Mentions: The reduced frequency and affinity of NP-specific bone marrow plasma cells indicated a possible GC abnormality in the immune response of IL-21−/− and IL-21R−/− mice. We therefore investigated GC formation in spleen by immunizing mice as before and determining both the distribution of antigen-specific cells by immunohistochemistry and their frequency by flow cytometry (Fig. 2). Resolving the location and nature of NP-reactive B cells revealed substantial differences between knockout and control mice. Although NP-specific cells were identified as ASC in bridging channels and in GC within follicles in spleens of all mice 7 d after immunization, there was an unusual accumulation of NP-binding B cell blasts in the follicular mantles of the knockout strains (Fig. 2, A and B; and Fig. S2 B). Parenthetically, this staining revealed NP-specific cells irrespective of isotype, showing that the deficiency in ASC in the knockout spleens shown in Fig. 1 is a defect in development and not in isotype switching. NP staining also revealed an unexpected role for IL-21 in migration of antigen-activated B cells early in the immune response. Despite their aberrant localization, the frequency and total number of NP-specific B cells in spleens of immunized IL-21– and IL-21R–deficient mice at day 7 were approximately equal to those in control mice (Fig. 2, C–E). In fact the representation of NP+IgG1+ B cells in the spleens of the different groups was similar at all times examined, up to day 53 (Fig. 2, D and E; and not depicted). Despite the early differences in NP-specific B cell location, GC histology in day-14 immunized knockout and control mice was very similar (Fig. 2 F), but by day 28 after immunization, GC in the IL-21/IL-21R−/− spleens were markedly smaller than those in controls (Fig. S2, C and D).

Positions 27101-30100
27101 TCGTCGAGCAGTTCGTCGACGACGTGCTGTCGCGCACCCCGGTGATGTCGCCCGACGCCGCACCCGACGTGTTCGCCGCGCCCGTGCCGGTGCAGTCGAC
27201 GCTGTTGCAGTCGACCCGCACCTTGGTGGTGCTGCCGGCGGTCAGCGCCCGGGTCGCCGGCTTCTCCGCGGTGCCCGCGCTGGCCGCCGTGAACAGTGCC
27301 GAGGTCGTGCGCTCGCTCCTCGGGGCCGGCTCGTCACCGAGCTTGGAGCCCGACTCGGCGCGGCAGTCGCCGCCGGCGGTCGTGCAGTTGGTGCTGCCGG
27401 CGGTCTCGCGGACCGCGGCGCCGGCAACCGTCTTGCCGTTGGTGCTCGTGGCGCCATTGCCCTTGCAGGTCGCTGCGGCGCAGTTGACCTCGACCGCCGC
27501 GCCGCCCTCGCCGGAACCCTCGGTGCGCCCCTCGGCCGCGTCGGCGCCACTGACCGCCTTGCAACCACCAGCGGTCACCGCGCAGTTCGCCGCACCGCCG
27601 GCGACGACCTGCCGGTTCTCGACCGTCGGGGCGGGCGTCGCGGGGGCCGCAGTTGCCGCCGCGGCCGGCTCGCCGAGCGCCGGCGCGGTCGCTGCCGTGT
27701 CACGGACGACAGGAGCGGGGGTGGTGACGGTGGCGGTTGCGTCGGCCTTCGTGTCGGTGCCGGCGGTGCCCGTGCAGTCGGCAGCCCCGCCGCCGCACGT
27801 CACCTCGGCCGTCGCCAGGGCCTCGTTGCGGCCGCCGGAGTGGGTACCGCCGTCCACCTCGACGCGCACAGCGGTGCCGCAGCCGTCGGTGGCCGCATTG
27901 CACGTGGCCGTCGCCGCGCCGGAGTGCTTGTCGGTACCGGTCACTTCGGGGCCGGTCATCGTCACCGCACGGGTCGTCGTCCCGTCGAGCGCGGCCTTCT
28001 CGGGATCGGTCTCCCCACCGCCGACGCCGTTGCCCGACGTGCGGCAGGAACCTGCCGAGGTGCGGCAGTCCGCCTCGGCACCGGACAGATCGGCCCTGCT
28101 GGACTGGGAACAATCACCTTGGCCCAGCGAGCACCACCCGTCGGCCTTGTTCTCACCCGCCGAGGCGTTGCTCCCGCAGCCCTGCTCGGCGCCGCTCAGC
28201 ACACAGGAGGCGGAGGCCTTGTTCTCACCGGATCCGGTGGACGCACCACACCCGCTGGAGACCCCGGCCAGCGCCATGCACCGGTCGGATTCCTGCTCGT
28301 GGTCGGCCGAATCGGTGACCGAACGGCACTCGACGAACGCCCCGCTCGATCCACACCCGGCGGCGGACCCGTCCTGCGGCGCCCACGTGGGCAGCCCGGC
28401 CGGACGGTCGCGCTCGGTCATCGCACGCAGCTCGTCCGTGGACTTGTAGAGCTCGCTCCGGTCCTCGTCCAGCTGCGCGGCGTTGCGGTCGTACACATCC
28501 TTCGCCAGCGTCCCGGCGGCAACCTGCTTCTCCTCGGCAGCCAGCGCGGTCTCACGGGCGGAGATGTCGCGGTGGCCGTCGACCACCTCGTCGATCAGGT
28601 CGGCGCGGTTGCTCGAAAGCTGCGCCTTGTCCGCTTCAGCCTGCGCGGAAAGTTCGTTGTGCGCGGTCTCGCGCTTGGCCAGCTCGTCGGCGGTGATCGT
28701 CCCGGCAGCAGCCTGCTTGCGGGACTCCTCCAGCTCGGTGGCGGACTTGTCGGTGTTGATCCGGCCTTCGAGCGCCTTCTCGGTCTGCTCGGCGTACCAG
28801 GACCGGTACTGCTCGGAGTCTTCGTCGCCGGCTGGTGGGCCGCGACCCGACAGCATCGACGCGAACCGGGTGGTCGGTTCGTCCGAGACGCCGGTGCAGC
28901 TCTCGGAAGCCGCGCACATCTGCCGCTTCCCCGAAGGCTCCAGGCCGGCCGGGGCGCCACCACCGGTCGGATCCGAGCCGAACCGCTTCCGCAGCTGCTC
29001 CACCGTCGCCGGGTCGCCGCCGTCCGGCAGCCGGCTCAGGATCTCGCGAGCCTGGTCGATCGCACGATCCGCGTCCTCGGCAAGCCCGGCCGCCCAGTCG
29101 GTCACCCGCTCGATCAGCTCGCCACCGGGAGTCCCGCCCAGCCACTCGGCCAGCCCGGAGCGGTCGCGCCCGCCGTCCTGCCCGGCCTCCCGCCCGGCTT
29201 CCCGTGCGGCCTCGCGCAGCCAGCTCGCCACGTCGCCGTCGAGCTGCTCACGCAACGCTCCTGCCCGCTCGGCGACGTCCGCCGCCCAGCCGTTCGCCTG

Bottom Line: Germinal centers (GCs) are sites of B cell proliferation, somatic hypermutation, and selection of variants with improved affinity for antigen.The absence of IL-21 or IL-21 receptor does not abrogate the appearance of T cells in GCs or the appearance of CD4 T cells with a follicular helper phenotype.IL-21 thus controls fate choices of GC B cells directly.

View Article: PubMed Central - HTML - PubMed

Affiliation: The Walter and Eliza Hall Institute of Medical Research, Parkville 3052, Australia.

ABSTRACT
Germinal centers (GCs) are sites of B cell proliferation, somatic hypermutation, and selection of variants with improved affinity for antigen. Long-lived memory B cells and plasma cells are also generated in GCs, although how B cell differentiation in GCs is regulated is unclear. IL-21, secreted by T follicular helper cells, is important for adaptive immune responses, although there are conflicting reports on its target cells and mode of action in vivo. We show that the absence of IL-21 signaling profoundly affects the B cell response to protein antigen, reducing splenic and bone marrow plasma cell formation and GC persistence and function, influencing their proliferation, transition into memory B cells, and affinity maturation. Using bone marrow chimeras, we show that these activities are primarily a result of CD3-expressing cells producing IL-21 that acts directly on B cells. Molecularly, IL-21 maintains expression of Bcl-6 in GC B cells. The absence of IL-21 or IL-21 receptor does not abrogate the appearance of T cells in GCs or the appearance of CD4 T cells with a follicular helper phenotype. IL-21 thus controls fate choices of GC B cells directly.

Show MeSH
Related in: MedlinePlus